Hitting Home

What if...
This game asks an interesting question, what if members of the Tripartite Pact (aka Axis) had attacked deep inside North America?  Where would this be? What place, if attacked, early in the war, say 1942, could have made the war last longer or possible brought the U.K. and/or the Soviets, then the US to their knees and sued for peace?

One of those places is the subject of the latest game from High Flying Dice, LLC. Called "Hitting Home - Axis Raids on the Soo Locks, 1942 & 1945", a "what if" on an Axis aerial attack on the Soo Lock system located on the St Mary's River (between Lake Superior and Lake Huron) at Sault Ste. Marie, Michigan and Sault Ste. Marie, Ontario.

The locks were well guarded as members of the 131st Infantry and 100th Coastal Artillery had begun arriving early in 1942. They were armed with anti-aircraft weapons and used 60-inch searchlights to patrol the sky. 

Shortly afterward, the 399th Barrage Balloon Battalion arrived to do their part in the defense of the locks. Their barrage balloons were anchored in place 2,000 feet above the locks by inch-thick steel cables, for protection from low level aircraft (no balloons in the game, drat.). Steel mesh nets were installed underwater above and below the locks to guard against torpedo attacks that might be used on the lock gates. 

One of the local jokes in the Sault Ste. Marie area was that the amount of AAA and barrage balloons on one's property dictated one's status in the community.  

A one time attack could possibly caused problems for a week or more, as a fallen rail bridge did on October 7, 1941.  Ships were backed up and in anchorage below and above the locks, while the bridge spans and train were cleared from the area and parts of the locks repaired.

With roughly 90% of all iron ore coming from the northern iron regions destine for the steel factories in the east, a surprise attack might disrupt enough shipping to the point of less ore for the manufacturing of munitions, armor, guns, weapons, and aircraft being available for the war effort, whether lend-lease or general use for the US forces.   

Note - this attack would need to be sustained not only by aircraft bombing, water mining, and by saboteurs at the Soo Locks, but also up and down the St Mary's River.   

Wait a sec, there -ab, there are rails and highways. America would just move everything that way.  Possible but... besides shipping on water, the next best thing for inter-continental transport in the US at this time was rail. And rail was too busy with transporting pretty much everything all-ready across the country. There were not enough engines (locomotives), rail cars, or rails to move all the iron ore required and move everything else. Air Transport was not available in the quantity needed. The road system, honestly, was a shambles across the country, nor was it high speed.  It would take too long to deliver the amount of ore needed to keep the mills going and create back-logs in every type of war goods shipping.  This river system and its locks are needed for steel.  Also, never think that the US is not bless by having all the waterways we have, like the Great Lakes, Mississippi and Missouri Rivers to name a few.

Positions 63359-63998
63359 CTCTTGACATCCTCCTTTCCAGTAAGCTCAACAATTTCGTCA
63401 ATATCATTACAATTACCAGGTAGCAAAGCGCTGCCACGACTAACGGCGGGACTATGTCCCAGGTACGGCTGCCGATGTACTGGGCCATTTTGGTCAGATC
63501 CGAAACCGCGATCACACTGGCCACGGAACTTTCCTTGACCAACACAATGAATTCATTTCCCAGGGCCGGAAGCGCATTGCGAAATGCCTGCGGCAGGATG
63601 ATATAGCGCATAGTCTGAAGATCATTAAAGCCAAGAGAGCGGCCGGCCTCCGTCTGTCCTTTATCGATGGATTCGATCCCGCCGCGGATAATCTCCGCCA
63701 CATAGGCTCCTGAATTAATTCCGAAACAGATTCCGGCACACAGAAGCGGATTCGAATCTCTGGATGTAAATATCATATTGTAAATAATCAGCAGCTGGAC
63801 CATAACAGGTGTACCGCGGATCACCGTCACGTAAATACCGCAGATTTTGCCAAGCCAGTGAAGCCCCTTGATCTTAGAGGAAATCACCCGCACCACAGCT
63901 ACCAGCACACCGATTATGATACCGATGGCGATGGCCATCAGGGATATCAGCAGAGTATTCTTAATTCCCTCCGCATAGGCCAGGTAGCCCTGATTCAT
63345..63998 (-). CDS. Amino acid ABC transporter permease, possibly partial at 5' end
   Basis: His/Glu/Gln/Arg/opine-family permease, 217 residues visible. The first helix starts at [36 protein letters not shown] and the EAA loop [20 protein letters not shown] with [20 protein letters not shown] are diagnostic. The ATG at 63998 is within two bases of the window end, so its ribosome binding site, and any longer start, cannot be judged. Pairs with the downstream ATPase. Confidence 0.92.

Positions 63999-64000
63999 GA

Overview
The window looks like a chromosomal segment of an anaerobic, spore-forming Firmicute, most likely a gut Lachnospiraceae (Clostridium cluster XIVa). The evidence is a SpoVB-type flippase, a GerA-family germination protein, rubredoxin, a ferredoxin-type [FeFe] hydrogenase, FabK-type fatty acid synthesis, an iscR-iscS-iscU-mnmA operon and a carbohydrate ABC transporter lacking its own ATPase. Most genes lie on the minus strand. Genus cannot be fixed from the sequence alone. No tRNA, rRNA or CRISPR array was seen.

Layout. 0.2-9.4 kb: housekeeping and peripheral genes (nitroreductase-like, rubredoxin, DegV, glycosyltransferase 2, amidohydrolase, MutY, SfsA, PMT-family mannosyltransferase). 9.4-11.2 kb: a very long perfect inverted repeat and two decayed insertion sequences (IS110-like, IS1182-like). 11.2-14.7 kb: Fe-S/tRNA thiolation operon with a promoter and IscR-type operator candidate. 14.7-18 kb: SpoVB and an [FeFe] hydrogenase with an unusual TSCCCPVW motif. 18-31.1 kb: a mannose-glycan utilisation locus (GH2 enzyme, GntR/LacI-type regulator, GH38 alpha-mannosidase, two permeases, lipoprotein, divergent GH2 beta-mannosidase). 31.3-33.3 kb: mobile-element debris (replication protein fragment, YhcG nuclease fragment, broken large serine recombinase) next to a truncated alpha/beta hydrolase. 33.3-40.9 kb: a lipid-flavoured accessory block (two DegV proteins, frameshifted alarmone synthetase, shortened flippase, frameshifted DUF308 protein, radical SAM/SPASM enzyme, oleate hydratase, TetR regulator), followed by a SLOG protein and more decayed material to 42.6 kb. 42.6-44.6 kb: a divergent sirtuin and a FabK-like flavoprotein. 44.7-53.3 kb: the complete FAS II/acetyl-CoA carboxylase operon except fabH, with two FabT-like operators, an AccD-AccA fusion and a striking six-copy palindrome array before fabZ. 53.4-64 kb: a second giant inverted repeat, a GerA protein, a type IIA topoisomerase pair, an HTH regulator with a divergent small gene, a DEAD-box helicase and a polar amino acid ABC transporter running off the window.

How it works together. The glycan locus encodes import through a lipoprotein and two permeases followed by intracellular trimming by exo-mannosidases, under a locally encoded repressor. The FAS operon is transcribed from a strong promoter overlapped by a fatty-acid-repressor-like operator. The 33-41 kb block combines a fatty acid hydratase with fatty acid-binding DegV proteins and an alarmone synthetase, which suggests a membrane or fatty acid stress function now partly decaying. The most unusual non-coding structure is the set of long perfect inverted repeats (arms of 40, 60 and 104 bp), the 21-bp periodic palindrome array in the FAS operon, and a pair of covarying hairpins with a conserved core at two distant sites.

Government thinkers thought a one way bombing run from Norway was possible. Other thoughts were aircraft being brought into Hudson Bay via German transport ships and used, as in the game.  

Another thought (mine), in 1942, the Japanese had several very large, very long range bomber-type float planes that could have made life hell for the continental United States. Mavis (H6K) and Emily (H8K) flying from Japan, refueling from subs, then to Attu and Kiska Islands that Japan had captured, refueling and with 10 or more of them flying in fuel, crews, equipment, and munitions for a small sea plane base on one of the many large lakes in Canada. Attu and Kiska could have been used for stockpiling men, equipment, and supplies and used for transporting to somewhere in Canada. Far fetch? Probably, but lucky for us none of this was ever implemented by the Axis high commands and this is where the game comes into play....

Title:  Hitting Home, Axis Raids on the Soo Locks 1942 & 1945
Price: $12.95
Card set Available: $9.00
Designer:  Paul Rohrbaugh
Graphics Designer:  Bruce Yearian
Publisher:  High Flying Dice Games, LLC
Published Date:  2020

The Game
Hitting Home is an introductory air game using High Flying Dice's tried and true air war gaming system. Other games HFDG based on this system have been reviewed here, such as Fighting Eagles and Honcho, among a few others. This latest version is no slouch when it comes to being easy to play and IMHO, fun. Also, the game graphics are top-notch as only Bruce Yearian can do (sorry, though other graphic designers have done a few of these games, and are good, IMHO Bruce is the one who just does it right).

Components (Rules 1.1, 1.2, 1.3)
Each "Hitting Home" game is comprised of the following:
one 8.5" x 11" "Raid" map
one 8.5" x 11" "Air Strike" map
one set of rules (4 single sheet pages!)
one set of 50 unmounted counters

Player Supplied Components
The player will need to provide one D6 and a deck of cards.

Miscellaneous
Of course, HFDG has a card set to replace the deck of cards, that is available for purchase at $9.  Mounting of the counters is available for $6, but you will need to cut them out.

Counters
50 unmounted, mostly double-sided counters consisting of:

18 1" counters  double-sided
7 US Aircraft (2 P-36; 2 P-40; 3 P-47)
3 US AAA (representing the 100th Coastal Artillery)
2 German He-114 & 2 He-115 (for 1942 Scenario)
4 IJN M6A (for 1945 scenario)